IOE Celebrates International Women’s Day

Women_lawInternational Women’s Day celebrates the economic, political and social achievements of women past, present and future. As employers strive to advance women’s empowerment, they must also identify current and long-standing barriers to women’s economic opportunities in their countries. Removing legal barriers to women’s advancement is a policy priority for the business community, as full female empowerment would unlock the full potential of a country’s workforce.

Public policy should be the result of an active dialogue and engagement between the public and private sectors, as well as with other stakeholders to deliver policies that align with and support efforts by business to advance women’s economic opportunities.

The International Organization of Employers (IOE) celebrated International Women’s Day in a constructive spirit by organizing a webinar on promoting economic opportunities for women around the world. The IOE and its members stand ready to collaborate in advancing gender diversity and supporting the economic dividend this creates for women, families, companies and society.

During the webinar, Augusto Lopez-Claros, director of global indicators group at the World Bank, presented the findings of a 2016 World Bank report on “Women, Business, and the Law,” which examines laws and regulations affecting women’s prospects as entrepreneurs and employees across 173 economies. The report’s quantitative indicators are intended to inform policy discussions on how to remove legal restrictions on women and promote research on how to improve women’s economic inclusion.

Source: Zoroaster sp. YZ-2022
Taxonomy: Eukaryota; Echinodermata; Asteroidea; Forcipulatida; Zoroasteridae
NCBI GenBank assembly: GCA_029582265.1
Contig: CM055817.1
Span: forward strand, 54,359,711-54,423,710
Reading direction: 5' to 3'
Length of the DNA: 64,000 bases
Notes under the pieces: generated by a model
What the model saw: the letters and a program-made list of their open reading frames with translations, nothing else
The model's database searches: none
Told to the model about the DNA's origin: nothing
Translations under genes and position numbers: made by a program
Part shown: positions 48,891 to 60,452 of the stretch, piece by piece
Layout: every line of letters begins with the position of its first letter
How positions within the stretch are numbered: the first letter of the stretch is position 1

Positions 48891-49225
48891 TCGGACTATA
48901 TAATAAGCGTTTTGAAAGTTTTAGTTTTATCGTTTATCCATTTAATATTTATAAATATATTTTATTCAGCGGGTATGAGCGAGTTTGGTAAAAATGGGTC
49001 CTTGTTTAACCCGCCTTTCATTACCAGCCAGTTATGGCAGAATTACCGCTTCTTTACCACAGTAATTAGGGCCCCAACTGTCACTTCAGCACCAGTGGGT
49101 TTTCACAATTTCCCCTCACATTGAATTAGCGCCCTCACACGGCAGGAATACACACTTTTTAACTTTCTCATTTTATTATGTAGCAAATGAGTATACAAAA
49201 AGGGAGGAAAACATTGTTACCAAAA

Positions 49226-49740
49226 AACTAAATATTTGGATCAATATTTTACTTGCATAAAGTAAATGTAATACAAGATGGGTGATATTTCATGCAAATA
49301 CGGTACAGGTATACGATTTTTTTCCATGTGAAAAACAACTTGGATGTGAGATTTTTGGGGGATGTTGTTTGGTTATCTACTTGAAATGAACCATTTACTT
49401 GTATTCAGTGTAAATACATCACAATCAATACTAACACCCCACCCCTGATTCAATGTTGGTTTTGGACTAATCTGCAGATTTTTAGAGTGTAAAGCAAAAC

The report will be a useful tool for governments seeking to revise existing laws that are discriminatory against women and improve the circumstances surrounding women as economic actors, from better childcare and family support to greater workplace and labor market flexibility.


Staff Contact:   Ronnie Goldberg

Senior Counsel
Tel: 212.703.5057

Ronnie Goldberg advises USCIB’s president and CEO on strategic matters and represents American business at several high-level forums. She currently serves as the U.S. employer representative on the International Labor Organization’s Governing Body, and chairs the BIAC Employment, Labor, and Social Affairs (ELSA) Committee.
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